Look, the last thing we want to do is to throw shade at Tom Cruise. He saved the theater industry, for god’s sake. Be that as it may, there was that wild period from 2012 to 2017 where he made some iffy choices.
Along with the Dark Universe-killing “The Mummy,” Cruise’s turn as Jack Reacher began with a mediocre intro in 2012 and ended in 2016 with the panned sequel, “Jack Reacher: Never Go Back.” It was a franchise that had every chance to flourish on the big screen, but it was hindered by its hero being a star who, for better or worse, had become a stereotype unto himself.
That’s because Cruise is — no matter the movie — Cruise. He doesn’t play characters anymore, just Cruise in different settings. Just like the line was burned away in a sparkly fashion between Ethan Hunt and Tom Cruise, the same thing happened when Cruise dared to go it alone as the wandering hero of a 28-book series. He’d shifted from one franchise where he could seemingly do anything to another where he could tell what time of day it was just by looking at the sun.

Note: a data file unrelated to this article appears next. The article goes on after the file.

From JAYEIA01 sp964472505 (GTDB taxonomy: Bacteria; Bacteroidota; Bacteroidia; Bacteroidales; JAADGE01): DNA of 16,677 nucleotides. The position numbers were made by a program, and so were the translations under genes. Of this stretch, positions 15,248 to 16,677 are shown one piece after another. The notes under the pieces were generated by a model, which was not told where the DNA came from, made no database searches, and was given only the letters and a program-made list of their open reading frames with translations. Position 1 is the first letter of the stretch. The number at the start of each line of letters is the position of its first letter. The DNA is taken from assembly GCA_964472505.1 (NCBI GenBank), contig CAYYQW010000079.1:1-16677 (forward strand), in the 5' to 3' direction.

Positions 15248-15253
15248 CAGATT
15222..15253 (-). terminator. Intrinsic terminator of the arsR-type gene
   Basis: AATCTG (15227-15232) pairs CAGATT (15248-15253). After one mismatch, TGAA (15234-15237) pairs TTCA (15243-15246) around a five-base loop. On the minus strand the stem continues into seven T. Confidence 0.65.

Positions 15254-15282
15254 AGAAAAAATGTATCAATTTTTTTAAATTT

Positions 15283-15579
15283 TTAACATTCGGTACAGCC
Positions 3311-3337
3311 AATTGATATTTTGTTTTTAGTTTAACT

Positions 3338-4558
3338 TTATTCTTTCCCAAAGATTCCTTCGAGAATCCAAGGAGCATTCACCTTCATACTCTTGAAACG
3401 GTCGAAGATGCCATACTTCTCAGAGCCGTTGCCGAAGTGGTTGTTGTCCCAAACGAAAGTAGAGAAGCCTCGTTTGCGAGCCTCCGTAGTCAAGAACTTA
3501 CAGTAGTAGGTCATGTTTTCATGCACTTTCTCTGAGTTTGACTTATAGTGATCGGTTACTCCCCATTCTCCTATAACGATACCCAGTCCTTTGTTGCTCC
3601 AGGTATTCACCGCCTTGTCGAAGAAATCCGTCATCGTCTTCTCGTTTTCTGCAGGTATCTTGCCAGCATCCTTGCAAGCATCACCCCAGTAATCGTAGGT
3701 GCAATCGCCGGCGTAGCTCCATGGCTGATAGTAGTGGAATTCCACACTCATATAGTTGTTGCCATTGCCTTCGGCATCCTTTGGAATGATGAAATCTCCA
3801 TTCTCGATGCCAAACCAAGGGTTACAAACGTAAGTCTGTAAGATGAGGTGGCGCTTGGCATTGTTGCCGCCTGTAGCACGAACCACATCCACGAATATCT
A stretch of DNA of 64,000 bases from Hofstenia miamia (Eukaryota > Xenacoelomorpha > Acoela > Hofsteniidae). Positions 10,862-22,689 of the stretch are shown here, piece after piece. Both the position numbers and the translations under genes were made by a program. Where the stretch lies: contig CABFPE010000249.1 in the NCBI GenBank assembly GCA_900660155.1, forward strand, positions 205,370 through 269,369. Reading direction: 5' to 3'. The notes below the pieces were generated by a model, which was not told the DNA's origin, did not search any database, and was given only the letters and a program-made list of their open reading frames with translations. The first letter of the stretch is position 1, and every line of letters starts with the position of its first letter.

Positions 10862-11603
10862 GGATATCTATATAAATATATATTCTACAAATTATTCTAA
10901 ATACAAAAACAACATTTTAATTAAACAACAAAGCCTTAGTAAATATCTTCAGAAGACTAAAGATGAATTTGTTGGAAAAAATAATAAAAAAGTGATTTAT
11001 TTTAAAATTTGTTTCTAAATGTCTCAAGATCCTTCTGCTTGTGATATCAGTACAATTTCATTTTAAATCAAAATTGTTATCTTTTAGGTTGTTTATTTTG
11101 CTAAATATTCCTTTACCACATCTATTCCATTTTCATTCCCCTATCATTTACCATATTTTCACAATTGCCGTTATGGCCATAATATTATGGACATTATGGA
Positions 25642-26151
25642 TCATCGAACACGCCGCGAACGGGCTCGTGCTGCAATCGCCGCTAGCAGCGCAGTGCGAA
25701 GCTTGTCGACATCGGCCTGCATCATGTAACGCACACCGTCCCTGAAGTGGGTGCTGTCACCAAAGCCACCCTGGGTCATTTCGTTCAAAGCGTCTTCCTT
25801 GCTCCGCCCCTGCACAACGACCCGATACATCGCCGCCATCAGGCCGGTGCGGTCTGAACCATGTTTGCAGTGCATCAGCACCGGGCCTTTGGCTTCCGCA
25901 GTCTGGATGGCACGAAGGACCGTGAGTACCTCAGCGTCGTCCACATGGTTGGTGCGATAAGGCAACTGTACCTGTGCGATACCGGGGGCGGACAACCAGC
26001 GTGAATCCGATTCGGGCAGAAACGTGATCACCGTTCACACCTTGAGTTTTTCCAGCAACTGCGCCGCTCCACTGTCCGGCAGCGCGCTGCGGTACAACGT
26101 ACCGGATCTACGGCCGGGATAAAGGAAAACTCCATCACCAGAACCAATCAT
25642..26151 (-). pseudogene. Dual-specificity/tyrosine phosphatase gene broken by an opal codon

That’s not Jack Reacher. As creator Lee Child described on Studio 10, Reacher is supposed to be a messy character, not another crystal-cut Cruise action hero. “He’s got a lot of faults,” Child said, “and that’s the only way to do it. You’ve got to present him warts and all, then the audience can relate to him in a realistic way.”
Reacher doesn’t fit into the Cruise mold. Reacher’s a low-level hero, a subdued but powerful figure, solving small-time cases that shouldn’t be outshone by the star playing him. Above all, regardless of the writing, a proper Reacher has to be a character that fills the screen — and we mean that in a quite literal way.